Optional Courses

Select one of the below courses:

Geothermal and Hydro Energy (EG503A)

15 Credit Points

To provide an understanding of the physical principles, technologies and systems associated with renewable energy generation from geothermal and hydro sources. To provide an understanding of the position of these sources of energy in the current and future global energy requirements and the technical challenges in meeting the future energy demand.

Computational Fluid Dynamics (EG501V)

15 Credit Points

The course aims to provide understanding of main principles and techniques underpinning computational fluid dynamics (CFD) combining numerical methods with practical experience using appropriate software. The course develops a foundation for understanding, developing and analysing successful simulations of fluid flows applicable to a broad range of applications.

Well Plugging and Abandonment (EG50R2)

15 Credit Points

Decommissioning of offshore oil and gas infrastructure requires graduates to have a competent and realistic understanding of well plugging and abandonment. This course allows students to understand the scientific, engineering, and economic rationale for abandoning wells and decommissioning fields.

We will endeavour to make all course options available; however, these may be subject to timetabling and other constraints. Please see our InfoHub pages for further information.

How You'll Study

Learning Methods

  • Field Trips
  • Group Projects
  • Individual Projects
  • Lab Work
  • Lectures
  • Research
  • Tutorials

Assessment Methods

Students are assessed by any combination of three assessment methods:

  • coursework such as essays and reports completed throughout the course;
  • practical assessments of the skills and competencies learnt on the course; and
  • written examinations at the end of each course.

The exact mix of these methods differs between subject areas, year of study and individual courses.

Honours projects are typically assessed on the basis of a written dissertation.

Why Study Petroleum Engineering?

  • The University of Aberdeen is ranked 1st in the UK in Chemical, Process and Energy Engineering for overall student satisfaction according to the 2022 National Student Survey.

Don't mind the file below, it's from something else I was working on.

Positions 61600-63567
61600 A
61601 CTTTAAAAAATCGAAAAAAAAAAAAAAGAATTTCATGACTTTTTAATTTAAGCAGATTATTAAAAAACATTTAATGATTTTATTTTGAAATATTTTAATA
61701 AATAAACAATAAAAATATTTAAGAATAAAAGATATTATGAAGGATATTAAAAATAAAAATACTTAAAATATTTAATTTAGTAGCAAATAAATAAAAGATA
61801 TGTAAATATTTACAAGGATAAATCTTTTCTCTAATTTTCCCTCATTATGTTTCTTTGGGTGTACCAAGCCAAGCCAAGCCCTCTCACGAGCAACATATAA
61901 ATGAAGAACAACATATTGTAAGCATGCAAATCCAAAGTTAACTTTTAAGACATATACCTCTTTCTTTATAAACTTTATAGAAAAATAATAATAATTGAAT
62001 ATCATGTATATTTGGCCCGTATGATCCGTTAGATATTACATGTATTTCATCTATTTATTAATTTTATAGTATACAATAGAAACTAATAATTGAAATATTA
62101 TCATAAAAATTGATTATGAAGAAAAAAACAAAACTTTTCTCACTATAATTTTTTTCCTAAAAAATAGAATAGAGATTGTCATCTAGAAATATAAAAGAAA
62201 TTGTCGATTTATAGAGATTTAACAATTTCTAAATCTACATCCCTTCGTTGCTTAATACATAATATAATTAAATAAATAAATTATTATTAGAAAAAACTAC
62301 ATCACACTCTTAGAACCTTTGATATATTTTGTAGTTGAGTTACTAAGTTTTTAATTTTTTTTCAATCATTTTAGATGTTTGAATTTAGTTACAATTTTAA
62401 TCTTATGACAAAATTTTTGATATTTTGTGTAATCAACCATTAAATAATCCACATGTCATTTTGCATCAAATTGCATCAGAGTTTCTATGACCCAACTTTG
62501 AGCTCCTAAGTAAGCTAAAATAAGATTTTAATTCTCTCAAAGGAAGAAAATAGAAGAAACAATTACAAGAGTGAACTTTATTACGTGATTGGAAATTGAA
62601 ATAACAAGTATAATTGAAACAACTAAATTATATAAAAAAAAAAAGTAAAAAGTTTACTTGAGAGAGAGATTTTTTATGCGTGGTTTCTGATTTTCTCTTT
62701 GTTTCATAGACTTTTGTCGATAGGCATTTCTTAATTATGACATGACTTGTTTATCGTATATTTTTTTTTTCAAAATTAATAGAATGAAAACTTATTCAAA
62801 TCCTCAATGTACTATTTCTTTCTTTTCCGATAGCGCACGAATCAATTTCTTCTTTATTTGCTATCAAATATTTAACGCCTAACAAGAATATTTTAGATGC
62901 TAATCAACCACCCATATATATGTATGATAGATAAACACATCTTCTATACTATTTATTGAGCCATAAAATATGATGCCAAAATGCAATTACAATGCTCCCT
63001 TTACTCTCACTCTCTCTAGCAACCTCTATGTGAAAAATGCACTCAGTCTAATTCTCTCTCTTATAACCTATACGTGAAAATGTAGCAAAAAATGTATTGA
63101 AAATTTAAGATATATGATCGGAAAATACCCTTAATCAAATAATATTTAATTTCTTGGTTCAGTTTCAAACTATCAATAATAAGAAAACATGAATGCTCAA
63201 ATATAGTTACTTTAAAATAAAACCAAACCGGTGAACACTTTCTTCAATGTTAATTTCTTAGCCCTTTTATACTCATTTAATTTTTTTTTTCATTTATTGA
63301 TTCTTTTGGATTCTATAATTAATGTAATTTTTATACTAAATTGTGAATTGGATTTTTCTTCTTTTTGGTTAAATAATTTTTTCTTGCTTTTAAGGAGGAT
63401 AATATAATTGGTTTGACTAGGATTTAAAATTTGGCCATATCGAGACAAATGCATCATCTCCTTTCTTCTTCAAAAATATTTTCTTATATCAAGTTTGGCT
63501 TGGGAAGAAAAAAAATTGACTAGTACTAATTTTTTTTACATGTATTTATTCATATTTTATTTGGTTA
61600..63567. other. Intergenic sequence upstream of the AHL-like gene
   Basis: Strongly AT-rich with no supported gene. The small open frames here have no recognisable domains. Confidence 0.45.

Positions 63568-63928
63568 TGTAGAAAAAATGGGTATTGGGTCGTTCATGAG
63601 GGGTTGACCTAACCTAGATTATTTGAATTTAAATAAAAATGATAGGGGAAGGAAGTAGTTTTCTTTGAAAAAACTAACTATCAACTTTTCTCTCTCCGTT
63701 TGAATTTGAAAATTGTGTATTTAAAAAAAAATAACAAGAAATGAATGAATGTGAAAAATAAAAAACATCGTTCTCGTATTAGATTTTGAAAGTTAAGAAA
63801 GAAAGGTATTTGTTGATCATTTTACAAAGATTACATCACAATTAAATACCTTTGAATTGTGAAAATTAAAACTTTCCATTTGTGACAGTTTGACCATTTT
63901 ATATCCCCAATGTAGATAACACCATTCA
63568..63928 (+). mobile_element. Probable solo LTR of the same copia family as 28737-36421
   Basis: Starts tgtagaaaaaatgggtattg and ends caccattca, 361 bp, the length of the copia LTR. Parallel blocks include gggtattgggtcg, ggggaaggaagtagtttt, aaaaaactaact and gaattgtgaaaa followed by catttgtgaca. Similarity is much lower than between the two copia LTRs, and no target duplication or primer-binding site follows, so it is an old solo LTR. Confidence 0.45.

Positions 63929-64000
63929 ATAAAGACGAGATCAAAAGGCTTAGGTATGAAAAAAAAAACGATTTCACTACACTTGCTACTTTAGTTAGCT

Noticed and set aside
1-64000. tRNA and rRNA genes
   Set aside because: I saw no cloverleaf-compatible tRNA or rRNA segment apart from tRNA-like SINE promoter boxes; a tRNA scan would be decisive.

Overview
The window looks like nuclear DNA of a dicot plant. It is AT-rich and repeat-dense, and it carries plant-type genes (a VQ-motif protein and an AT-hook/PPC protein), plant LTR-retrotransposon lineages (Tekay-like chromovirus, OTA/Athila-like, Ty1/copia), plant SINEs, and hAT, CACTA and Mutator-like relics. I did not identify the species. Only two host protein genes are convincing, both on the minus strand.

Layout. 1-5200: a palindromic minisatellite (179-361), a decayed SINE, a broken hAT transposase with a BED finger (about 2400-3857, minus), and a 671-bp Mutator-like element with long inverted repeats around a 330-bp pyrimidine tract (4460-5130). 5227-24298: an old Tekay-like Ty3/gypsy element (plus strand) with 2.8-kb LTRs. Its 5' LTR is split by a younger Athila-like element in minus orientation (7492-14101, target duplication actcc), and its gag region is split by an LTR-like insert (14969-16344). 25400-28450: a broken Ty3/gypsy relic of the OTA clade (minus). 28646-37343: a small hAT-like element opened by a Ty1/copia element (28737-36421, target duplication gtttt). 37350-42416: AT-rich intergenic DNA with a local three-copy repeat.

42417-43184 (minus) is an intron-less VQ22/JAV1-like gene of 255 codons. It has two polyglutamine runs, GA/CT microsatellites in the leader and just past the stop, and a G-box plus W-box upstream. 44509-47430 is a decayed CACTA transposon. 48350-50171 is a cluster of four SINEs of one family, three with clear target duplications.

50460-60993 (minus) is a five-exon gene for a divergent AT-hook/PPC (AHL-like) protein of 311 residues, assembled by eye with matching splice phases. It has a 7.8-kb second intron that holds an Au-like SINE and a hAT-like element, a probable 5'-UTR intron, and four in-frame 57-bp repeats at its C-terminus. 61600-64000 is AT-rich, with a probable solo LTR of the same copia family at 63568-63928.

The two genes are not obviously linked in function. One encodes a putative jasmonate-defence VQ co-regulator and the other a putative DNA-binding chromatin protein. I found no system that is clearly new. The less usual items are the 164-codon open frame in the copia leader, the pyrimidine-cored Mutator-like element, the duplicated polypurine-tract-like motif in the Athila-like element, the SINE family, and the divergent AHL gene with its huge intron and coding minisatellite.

• Aberdeen is internationally recognised as a major international energy city and is leading the way in
    applying world-class technical expertise to the energy transition challenge.
  • In addition to the core technical petroleum engineering skills, you will learn and develop skills in project management, project economics and environmental impact assessment.
  • The skills you will learn are also highly relevant for the energy transition, for example, geothermal wells and carbon capture and storage (CCS).
  • Our degrees are accredited by the Energy Institute (EI) and by the Institution of Mechanical Engineers
  • The Aberdeen University chapter of the Society of Petroleum Engineers is one of the largest in the world.
  • Our interdisciplinary approach means students gain experience in each engineering discipline, making them highly sought-after by employers. This flexibility also means you choose your specialisation once you have experienced all five disciplines.
  • There are many student societies directly related to engineering, where you can meet fellow engineering students and develop your interests and new skills, including the Chemical Engineering Society, Civil Engineering Society, Electrical & Electronic Engineering Society, Mechanical Engineering Society as well as other than comprise of students from various disciplines, such as the Aerospace Engineering Society, Energy Transition Society, TAU Racing Society and PrototAU.
  • The School of Engineering encompasses five disciplines – Chemical Engineering, Civil Engineering, Electrical and Electronic Engineering, Mechanical Engineering, and Petroleum Engineering. The School is strongly interdisciplinary with staff and students collaborating closely across all disciplines.
  • At the heart of each of our disciplines lies a passion for using creativity to design solutions to the complex technological, economic, environmental, and medical challenges we face today, from the transition to renewable energy to robotics, automation, new materials and bioengineering.

What Our Students Say

Amy Connelly

Amy Connelly

Amy Connelly